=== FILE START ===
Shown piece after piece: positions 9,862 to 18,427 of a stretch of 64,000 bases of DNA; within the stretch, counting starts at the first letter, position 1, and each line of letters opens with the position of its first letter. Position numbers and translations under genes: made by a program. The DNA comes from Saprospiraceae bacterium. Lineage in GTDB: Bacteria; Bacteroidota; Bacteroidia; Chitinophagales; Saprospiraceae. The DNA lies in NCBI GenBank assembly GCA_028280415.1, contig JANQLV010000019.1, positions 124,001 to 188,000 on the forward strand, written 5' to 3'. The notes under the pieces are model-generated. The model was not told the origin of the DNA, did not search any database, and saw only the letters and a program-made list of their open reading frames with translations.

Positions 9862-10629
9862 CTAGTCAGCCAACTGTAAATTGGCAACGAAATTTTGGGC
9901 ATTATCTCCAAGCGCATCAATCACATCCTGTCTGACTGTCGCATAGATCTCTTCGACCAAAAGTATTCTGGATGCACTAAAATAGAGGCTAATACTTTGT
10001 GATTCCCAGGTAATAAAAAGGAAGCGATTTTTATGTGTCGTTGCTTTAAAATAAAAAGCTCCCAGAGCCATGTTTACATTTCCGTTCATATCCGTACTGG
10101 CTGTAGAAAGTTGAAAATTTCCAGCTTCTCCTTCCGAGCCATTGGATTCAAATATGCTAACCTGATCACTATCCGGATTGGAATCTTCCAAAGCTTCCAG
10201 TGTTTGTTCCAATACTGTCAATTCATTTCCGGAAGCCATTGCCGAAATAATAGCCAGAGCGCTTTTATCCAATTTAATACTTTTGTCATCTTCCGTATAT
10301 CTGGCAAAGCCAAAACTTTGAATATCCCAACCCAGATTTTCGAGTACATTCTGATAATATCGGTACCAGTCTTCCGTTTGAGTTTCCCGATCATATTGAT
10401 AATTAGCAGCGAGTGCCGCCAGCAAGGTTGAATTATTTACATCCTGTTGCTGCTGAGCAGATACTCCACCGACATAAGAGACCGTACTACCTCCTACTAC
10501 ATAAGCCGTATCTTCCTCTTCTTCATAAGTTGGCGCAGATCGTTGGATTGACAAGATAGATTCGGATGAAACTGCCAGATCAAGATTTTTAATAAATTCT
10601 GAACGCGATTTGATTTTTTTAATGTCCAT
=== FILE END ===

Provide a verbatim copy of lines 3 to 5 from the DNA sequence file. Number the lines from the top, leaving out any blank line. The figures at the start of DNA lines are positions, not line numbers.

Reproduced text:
9862 CTAGTCAGCCAACTGTAAATTGGCAACGAAATTTTGGGC
9901 ATTATCTCCAAGCGCATCAATCACATCCTGTCTGACTGTCGCATAGATCTCTTCGACCAAAAGTATTCTGGATGCACTAAAATAGAGGCTAATACTTTGT
10001 GATTCCCAGGTAATAAAAAGGAAGCGATTTTTATGTGTCGTTGCTTTAAAATAAAAAGCTCCCAGAGCCATGTTTACATTTCCGTTCATATCCGTACTGG